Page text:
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Metformin attenuates palmitate-induced endoplasmic reticulum stress, serine phosphorylation of IRS-1 and apoptosis in rat insulinoma cells.

Simon-Szabó L, Kokas M, Mandl J, Kéri G, Csala M - PLoS ONE (2014)

Bottom Line: The underlying endoplasmic reticulum (ER) stress response can lead to even β-cell death (lipoapoptosis).Assessment of palmitate-induced lipoapoptosis by fluorescent microscopy and by detection of caspase-3 showed a significant decrease in metformin treated cells.Our results indicate that the β-cell protective activity of metformin in lipotoxicity can be at least partly attributed to suppression of ER stress.

View Article: PubMed Central - PubMed

Affiliation: Department of Medical Chemistry, Molecular Biology and Pathobiochemistry, Semmelweis University, Budapest, Hungary; MTA-SE Pathobiochemistry Research Group, Department of Medical Chemistry, Molecular Biology and Pathobiochemistry, Semmelweis University, Budapest, Hungary.

ABSTRACT
Lipotoxicity refers to cellular dysfunctions caused by elevated free fatty acid levels playing a central role in the development and progression of obesity related diseases. Saturated fatty acids cause insulin resistance and reduce insulin production in the pancreatic islets, thereby generating a vicious cycle, which potentially culminates in type 2 diabetes. The underlying endoplasmic reticulum (ER) stress response can lead to even β-cell death (lipoapoptosis). Since improvement of β-cell viability is a promising anti-diabetic strategy, the protective effect of metformin, a known insulin sensitizer was studied in rat insulinoma cells. Assessment of palmitate-induced lipoapoptosis by fluorescent microscopy and by detection of caspase-3 showed a significant decrease in metformin treated cells. Attenuation of β-cell lipotoxicity was also revealed by lower induction/activation of various ER stress markers, e.g. phosphorylation of eukaryotic initiation factor 2α (eIF2α), c-Jun N-terminal kinase (JNK), insulin receptor substrate-1 (IRS-1) and induction of CCAAT/enhancer binding protein homologous protein (CHOP). Our results indicate that the β-cell protective activity of metformin in lipotoxicity can be at least partly attributed to suppression of ER stress.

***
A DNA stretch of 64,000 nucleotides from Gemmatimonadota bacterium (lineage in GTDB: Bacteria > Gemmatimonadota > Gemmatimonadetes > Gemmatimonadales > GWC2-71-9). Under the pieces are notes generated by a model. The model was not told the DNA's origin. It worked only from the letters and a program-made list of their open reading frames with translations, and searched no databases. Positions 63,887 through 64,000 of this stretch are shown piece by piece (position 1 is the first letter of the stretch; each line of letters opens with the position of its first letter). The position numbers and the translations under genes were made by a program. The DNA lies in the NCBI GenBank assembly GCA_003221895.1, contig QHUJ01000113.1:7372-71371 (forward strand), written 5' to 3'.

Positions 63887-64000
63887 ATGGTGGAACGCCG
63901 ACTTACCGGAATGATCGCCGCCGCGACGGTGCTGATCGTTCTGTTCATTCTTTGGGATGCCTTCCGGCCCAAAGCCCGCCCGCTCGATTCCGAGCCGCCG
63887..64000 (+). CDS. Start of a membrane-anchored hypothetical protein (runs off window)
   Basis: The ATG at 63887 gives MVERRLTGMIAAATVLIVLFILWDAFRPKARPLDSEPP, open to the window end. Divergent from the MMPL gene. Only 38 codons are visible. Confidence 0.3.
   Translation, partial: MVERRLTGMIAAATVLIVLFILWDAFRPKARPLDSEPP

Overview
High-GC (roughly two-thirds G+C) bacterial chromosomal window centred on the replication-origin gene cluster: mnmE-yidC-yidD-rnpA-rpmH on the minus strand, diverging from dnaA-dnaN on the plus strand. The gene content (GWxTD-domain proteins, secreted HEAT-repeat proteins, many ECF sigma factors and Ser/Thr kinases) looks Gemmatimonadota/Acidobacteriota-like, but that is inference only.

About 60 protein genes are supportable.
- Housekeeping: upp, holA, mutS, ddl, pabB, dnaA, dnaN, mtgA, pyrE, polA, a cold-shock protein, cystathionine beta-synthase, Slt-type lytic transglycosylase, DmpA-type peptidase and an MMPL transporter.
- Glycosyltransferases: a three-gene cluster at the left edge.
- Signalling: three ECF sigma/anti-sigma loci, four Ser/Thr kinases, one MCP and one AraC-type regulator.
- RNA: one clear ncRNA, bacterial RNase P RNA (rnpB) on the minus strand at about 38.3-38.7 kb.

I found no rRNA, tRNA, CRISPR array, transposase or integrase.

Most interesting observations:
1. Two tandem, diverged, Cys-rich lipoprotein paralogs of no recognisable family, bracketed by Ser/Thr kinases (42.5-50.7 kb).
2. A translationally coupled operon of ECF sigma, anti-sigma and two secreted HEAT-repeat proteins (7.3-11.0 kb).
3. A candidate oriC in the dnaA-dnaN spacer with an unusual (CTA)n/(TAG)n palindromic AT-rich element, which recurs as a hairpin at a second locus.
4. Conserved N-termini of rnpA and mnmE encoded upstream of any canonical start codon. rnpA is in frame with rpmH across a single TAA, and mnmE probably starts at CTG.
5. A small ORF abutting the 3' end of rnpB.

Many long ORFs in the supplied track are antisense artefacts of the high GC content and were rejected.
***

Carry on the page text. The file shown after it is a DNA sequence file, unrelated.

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Cell viability.RINm5F rat insulinoma cells were treated with palmitate (500 µM) or vehicle at 70–80% confluence and incubated for various time periods up to 24 h as indicated. Cell viability was assessed by trypan blue exclusion and expressed as the percentage of live cells in the total cell population. Data are presented as mean values ± S.D. of three experiments; aP<0.05, bP<0.01, cP<0.001 v.s. untreated control.